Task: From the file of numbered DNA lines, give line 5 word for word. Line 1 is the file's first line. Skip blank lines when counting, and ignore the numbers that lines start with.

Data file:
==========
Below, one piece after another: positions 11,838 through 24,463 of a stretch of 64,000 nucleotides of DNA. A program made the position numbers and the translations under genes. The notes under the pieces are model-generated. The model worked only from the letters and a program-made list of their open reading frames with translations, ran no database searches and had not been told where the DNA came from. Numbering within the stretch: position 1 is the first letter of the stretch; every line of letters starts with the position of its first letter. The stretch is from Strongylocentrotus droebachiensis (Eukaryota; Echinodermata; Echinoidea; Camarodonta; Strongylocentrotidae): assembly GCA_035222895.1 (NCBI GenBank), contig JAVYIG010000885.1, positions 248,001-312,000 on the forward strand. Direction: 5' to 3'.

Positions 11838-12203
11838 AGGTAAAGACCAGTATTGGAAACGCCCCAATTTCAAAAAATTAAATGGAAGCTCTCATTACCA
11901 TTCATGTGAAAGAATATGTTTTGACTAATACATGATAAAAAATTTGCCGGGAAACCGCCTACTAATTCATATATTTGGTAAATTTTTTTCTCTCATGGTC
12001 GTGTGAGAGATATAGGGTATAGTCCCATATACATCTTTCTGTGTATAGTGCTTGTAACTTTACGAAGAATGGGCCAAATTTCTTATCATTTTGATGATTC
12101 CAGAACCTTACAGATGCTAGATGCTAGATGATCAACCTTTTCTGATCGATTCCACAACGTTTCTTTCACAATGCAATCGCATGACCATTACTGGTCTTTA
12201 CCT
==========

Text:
12001 GTGTGAGAGATATAGGGTATAGTCCCATATACATCTTTCTGTGTATAGTGCTTGTAACTTTACGAAGAATGGGCCAAATTTCTTATCATTTTGATGATTC